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Delaware court rules RBC Capital Markets misled investors

A Royal Bank of Canada (RBC) sign is seen in downtown Toronto in this March 3, 2011 file photo.

MARK BLINCH/REUTERS

An influential Delaware court dealt a blow to Royal Bank of Canada, ruling that the lender's U.S. capital markets arm misled investors while acting as an adviser in a private equity buyout.

In June 2011, Warburg Pincus LLC bought Rural/Metro Corp. for $677-million (U.S.). The target, based in Scottsdale, Arizona, provides fire and ambulance services. RBC Capital Markets, a U.S. investment bank, was hired by Rural/Metro to advise a special committee formed by the company's board of directors to help weigh strategic alternatives.

While serving as an adviser, RBC also sought to do business with Warburg Pincus, the ultimate buyer, by offering to provide debt financing to fund its purchase of Rural/Metro.

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Despite the conflicts of interest resulting from working on both sides of the transaction, RBC did not disclose its attempts to woo Warburg Pincus in the takeover's proxy circular. By failing to do so, RBC has been found liable of "aiding and abetting breaches of fiduciary duty" by Rural/Metro's board of directors.

To illustrate why a failure to disclose matters, the Delaware court noted that proxy advisory firms such as Institutional Shareholder Services Inc. and Glass, Lewis & Co. assumed that the company completed a thorough auction process and that there were no conflicts of interest, which influenced their recommendations. Both firms advise shareholders who have to vote on takeovers.

Moreover, Rural/Metro theoretically could have fielded higher buyout prices if Warburg Pincus wasn't treated as a preferential bidder.

"RBC's actions resulted in stockholders voting on the merger based on a proxy statement that contained materially false disclosures and omissions about RBC's valuation analyses and conflicts," the ruling stated.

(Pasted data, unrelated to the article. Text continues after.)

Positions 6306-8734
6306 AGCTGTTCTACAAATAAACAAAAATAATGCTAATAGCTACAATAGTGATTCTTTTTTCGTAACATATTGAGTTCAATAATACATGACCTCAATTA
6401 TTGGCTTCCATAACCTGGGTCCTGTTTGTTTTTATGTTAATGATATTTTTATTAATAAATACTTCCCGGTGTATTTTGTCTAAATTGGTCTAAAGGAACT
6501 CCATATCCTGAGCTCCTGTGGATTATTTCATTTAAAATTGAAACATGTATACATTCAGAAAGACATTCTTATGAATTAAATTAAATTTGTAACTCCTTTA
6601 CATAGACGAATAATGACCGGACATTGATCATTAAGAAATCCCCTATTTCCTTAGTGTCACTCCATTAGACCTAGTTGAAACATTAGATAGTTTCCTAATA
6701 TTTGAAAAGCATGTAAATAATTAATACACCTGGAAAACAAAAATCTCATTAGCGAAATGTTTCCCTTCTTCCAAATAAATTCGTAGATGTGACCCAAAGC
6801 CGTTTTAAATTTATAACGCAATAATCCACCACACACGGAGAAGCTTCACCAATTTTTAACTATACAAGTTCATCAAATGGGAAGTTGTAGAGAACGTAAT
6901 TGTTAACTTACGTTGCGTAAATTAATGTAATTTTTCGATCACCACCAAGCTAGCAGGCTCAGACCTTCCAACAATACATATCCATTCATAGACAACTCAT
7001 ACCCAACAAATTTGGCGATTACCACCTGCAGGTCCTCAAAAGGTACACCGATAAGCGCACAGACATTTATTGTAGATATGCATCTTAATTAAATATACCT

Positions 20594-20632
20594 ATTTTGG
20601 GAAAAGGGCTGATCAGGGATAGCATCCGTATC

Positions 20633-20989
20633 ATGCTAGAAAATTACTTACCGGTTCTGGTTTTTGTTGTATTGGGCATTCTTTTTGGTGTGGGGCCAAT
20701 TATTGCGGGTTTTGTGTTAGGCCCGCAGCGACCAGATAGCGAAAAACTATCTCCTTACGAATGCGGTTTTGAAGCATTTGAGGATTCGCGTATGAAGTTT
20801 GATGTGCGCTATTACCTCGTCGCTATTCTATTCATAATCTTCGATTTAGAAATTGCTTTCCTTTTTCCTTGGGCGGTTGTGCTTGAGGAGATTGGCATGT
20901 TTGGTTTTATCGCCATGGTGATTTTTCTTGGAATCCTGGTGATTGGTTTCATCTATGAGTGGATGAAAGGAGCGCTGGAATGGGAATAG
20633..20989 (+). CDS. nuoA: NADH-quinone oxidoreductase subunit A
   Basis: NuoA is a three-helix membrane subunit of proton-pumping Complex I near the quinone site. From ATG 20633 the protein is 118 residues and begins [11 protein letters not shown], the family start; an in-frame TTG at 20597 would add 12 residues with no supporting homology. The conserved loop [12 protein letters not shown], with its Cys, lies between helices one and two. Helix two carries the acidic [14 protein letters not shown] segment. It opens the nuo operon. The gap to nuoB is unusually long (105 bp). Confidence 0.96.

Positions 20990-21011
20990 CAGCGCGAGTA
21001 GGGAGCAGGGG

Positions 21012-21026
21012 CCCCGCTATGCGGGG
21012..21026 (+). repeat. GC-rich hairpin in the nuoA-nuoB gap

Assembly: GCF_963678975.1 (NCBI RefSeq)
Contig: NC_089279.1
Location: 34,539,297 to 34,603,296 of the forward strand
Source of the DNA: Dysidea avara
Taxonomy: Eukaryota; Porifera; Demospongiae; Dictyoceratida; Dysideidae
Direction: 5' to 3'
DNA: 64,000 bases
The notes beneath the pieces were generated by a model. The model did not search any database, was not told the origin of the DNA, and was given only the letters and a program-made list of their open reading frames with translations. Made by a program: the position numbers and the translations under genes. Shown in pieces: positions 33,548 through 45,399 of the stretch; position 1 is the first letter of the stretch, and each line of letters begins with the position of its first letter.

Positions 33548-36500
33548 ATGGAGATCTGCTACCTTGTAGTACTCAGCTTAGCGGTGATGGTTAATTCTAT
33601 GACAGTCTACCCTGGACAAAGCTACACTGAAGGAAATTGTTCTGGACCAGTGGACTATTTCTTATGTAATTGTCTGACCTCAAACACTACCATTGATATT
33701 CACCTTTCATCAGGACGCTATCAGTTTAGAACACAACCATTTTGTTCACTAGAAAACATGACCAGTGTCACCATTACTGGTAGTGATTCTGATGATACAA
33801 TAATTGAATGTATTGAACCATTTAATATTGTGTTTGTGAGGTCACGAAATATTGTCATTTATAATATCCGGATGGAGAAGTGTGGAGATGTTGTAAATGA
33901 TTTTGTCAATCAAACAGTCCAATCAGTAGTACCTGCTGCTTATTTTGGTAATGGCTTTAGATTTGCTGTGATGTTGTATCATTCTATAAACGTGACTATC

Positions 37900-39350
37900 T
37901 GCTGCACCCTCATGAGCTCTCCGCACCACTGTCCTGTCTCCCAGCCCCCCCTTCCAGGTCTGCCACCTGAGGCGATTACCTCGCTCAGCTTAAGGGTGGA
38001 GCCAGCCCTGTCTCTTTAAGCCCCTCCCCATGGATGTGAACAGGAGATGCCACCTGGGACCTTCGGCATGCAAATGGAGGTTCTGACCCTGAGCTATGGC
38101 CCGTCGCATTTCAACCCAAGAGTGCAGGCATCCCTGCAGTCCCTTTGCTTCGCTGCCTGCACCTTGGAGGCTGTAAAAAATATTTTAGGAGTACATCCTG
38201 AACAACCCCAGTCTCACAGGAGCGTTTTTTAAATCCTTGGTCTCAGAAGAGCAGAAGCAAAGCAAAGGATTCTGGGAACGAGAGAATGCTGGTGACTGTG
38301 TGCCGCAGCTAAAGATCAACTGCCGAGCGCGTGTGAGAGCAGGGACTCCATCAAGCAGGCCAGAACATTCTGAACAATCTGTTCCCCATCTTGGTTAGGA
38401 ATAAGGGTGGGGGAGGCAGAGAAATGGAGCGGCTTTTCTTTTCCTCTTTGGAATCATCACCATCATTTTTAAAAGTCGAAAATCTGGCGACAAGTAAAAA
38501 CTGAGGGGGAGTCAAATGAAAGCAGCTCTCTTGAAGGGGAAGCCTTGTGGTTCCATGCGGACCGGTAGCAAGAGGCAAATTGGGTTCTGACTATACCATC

"We have reviewed the opinion and are considering our options," RBC wrote in an emailed statement. "This process is not yet over so we cannot comment further."

Both Rural/Metro's board of directors and Moellis & Co. LLC, who served as an adviser alongside RBC, settled out of court, but RBC let the case go to trial. The final verdict came out Friday, finding RBC at fault. Damages have not yet been declared.

Initially RBC refuted its conflict of interest. Before the trial began, RBC said Warburg Pincus made it clear it would not use the bank's financing, so RBC had no reason to favour the firm as a bidder. However, the Delaware court found evidence against these claims. Emails proved that RBC kept pushing for a spot in the lending syndicate right until the deal was announced.

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Documents also showed that RBC ultimately altered its takeover valuations of Rural/Metro. For instance, when RBC initially pitched to serve as an adviser, it presented only recently completed transactions to illustrate what value could be assigned to Rural/Metro in a takeover. The two deals in question were both inked at 9.5 times and 9.4 times the targets' respective earnings before interest, taxes, depreciation and amortization.

Yet when RBC put together a final valuation analysis after Warburg Pincus's bid had been submitted, it included a much older third transaction that was conducted at a much lower multiple, lowering the 'fair value' price for Rural/Metro.

Complicating the matter, another company, CD&R, put in a non-binding bid for Rural/Metro that matched Warburg Pincus's. However, CD&R was tied up with another acquisition at the time and needed an extension of the bidding timeline in order to be able to participate. An extension was not granted, even though CD&R indicated to RBC that it could potentially pay more than rival buyers.

RBC's U.S. investment bank has gained significant market share south of the border since the financial crisis. When RBC first won the right to advise Rural/Metro, managing director Tony Munoz wrote in an email that this would be the deal "that's going to put our Healthcare services sellside effort on the map. Big name sponsors are going to look at this asset," according to the Delaware ruling.

The decision comes on the heals of a similar high profile Delaware case, presided over by the same man, vice chancellor J. Travis Laster. In 2011, he ruled that Barclays rigged the sale process of Del Monte Foods by failing to disclose certain material facts when advising the deal's private equity buyers.

In 2013 Rural/Metro sought bankruptcy protection because it could no longer handle its debt burden.

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About the Author
Reporter and Streetwise columnist

Tim Kiladze is a business reporter with The Globe and Mail. Before crossing over to journalism, he worked in equity capital markets at National Bank Financial and in fixed-income sales and trading at RBC Dominion Securities. Tim graduated from Columbia University's Graduate School of Journalism and also earned a Bachelor in Commerce in finance from McGill University. More

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